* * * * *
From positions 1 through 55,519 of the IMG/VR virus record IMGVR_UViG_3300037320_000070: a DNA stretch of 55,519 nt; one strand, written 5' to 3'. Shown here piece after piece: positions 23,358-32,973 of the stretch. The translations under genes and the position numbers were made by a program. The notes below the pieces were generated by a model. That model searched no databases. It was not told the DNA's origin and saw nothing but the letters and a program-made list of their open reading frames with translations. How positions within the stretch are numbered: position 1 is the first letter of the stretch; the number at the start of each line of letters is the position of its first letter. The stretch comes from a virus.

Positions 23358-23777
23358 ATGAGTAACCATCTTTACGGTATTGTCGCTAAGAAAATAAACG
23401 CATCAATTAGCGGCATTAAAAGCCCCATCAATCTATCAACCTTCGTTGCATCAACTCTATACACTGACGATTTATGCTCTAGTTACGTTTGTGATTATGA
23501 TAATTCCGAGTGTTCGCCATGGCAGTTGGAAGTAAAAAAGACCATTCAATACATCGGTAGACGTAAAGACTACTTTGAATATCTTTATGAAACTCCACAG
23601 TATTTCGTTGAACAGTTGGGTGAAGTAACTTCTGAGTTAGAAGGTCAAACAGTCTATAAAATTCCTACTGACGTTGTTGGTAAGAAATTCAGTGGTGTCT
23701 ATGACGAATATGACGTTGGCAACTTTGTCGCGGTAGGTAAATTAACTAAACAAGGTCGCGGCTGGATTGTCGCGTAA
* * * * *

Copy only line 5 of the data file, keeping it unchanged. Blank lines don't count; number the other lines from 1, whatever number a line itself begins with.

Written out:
23501 TAATTCCGAGTGTTCGCCATGGCAGTTGGAAGTAAAAAAGACCATTCAATACATCGGTAGACGTAAAGACTACTTTGAATATCTTTATGAAACTCCACAG